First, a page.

When I was a kid, my parents took me to Europe. The high point of the trip wasn’t Big Ben or the Eiffel Tower but the flight from Israel to London—specifically, the meal. There on the tray were a tiny can of Coca-Cola and, next to it, a box of cornflakes not much bigger than a pack of cigarettes.
My surprise at the miniature packages didn’t turn into genuine excitement until I opened them and discovered that the Coke tasted like Coke in regular-size cans and the cornflakes were real, too. It’s hard to explain where that excitement actually came from. All we’re talking about is a soft drink and a breakfast cereal in much smaller packages, but when I was seven, I was sure I was witnessing a miracle.
Today, thirty years later, sitting in my living room in Tel Aviv and looking at my two-week-old son, I have exactly the same feeling. Here’s a man who weighs no more than ten pounds—but inside he’s angry, bored, frightened, and serene, just like any other man on the planet. Put a three-piece suit and a Rolex on him, stick a tiny attaché case in his hand, and send him out into the world, and he’ll negotiate, do battle, and close deals without even blinking. He doesn’t talk, that’s true. And he soils himself as if there were no tomorrow. I’m the first to admit he has a thing or two to learn before he can be shot into space or allowed to fly an F-16. But in principle, he’s a complete person wrapped in a nineteen-inch package, and not just any person, but one who’s very extreme, an eccentric, a character. The kind you respect but may not completely understand. Because, like all complex people, regardless of their height or weight, he has many sides. (“Big Baby”)
Given that Etgar Keret is one of the most remarkable fiction writers I’ve read, I felt I had no choice but to pick up a copy of his new memoir, The Seven Good Years (2015). The Seven Good Years is a collection of short non-fiction pieces composed and collected over a seven year period, set in seven sections: “Year One,” “Year Two,” etcetera. The seven year stretch of the pieces run from the birth of his son to the death of his father, in which he observes and comments upon his immediate circle of self, family and identity. He moves through a series of observations on culture and cultural differences, the ongoing shelling around him in Tel Aviv, book tours and the nature of, and the complications, joys and confusions inherent to being father, husband and son. Words that describe his ongoing work often include “wry,” “poignant,” “witty,” “frank,” “enchanting” and “hilarious,” and there is such a buoyancy and optimism to even his darkest writing, one that discussing his parents’ survival of the Holocaust, or another attack in Tel Aviv on the day his son was born, or even the slow death of his father simply can’t diminish. This is (in my opinion), quite simply, an incredibly intimate and understated book by one of the finest of contemporary prose writers.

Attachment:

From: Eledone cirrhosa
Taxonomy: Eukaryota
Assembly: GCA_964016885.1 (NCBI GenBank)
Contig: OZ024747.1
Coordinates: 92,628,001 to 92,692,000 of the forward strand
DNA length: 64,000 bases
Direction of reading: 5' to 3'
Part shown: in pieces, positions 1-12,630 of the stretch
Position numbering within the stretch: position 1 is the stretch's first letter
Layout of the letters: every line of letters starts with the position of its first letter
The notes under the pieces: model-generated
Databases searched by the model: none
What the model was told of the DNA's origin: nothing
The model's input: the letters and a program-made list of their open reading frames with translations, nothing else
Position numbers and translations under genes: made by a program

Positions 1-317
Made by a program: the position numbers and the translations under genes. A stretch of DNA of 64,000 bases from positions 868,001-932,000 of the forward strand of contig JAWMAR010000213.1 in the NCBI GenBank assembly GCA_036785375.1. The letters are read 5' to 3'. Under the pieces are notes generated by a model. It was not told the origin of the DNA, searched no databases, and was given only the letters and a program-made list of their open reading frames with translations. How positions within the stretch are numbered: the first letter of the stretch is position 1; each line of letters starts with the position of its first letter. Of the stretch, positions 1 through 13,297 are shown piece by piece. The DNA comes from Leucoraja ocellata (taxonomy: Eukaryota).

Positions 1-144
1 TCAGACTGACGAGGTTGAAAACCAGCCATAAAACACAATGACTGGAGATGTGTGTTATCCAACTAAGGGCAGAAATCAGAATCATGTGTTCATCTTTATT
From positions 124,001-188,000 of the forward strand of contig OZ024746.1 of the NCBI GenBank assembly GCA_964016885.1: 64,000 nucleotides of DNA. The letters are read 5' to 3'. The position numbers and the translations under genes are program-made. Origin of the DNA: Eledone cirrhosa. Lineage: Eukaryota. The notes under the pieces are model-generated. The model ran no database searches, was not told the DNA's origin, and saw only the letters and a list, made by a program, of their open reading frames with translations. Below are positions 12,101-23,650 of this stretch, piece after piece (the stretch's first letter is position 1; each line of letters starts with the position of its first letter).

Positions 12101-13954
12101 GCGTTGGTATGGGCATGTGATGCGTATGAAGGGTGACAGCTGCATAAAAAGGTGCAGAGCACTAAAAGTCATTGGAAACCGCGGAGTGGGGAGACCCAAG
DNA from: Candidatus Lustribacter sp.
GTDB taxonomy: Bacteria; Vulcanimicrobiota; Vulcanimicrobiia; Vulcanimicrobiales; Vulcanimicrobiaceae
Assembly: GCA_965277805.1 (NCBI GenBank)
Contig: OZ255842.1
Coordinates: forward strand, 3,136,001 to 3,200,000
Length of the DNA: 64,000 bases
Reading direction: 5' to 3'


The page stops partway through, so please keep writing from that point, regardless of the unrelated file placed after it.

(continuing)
There is something tricky about attempting to excerpt from Keret’s prose, making me realize the extent to which his short pieces exist as entirely self-contained units. It is impossible to understand the depth and breadth of each essay without presenting entire three-page pieces (which I will not do here, for a variety of reasons). In thirty-six pieces, Keret presents self-contained portraits of an individual, a situation or an idea, sometimes wrapping the three simultaneously, from his sister’s conversion to ultra-orthodoxy, admiring his elder brother, or even the optimism of his parents, who might be forgiven had they slid into pessimism. “When I was a kid,” he writes, in “Long View,” “my parents used to tell me bedtime stories. During World War II, the stories their parents told them were never read from books because there were no books to be had, so they made up their own. As parents themselves, they continued that tradition, and from a very young age, I felt a special pride, because the bedtime stories I heard every night couldn’t be bought in any store; they were mine alone. My mother’s stories were always about dwarves and fairies, while my father’s stories were about the time he lived in southern Italy, from 1946 to 1948.” Further in the same piece, he writes:
When I try to reconstruct those bedtime stories my father told me years ago, I realize that beyond their fascinating plots, they were meant to teach me something. Something about the almost desperate human need to find good in the least likely places. Something about the desire not to beautify reality but to persist in searching for an angle that would put ugliness in a better light and create affection and empathy for every wart and wrinkle on its scarred face.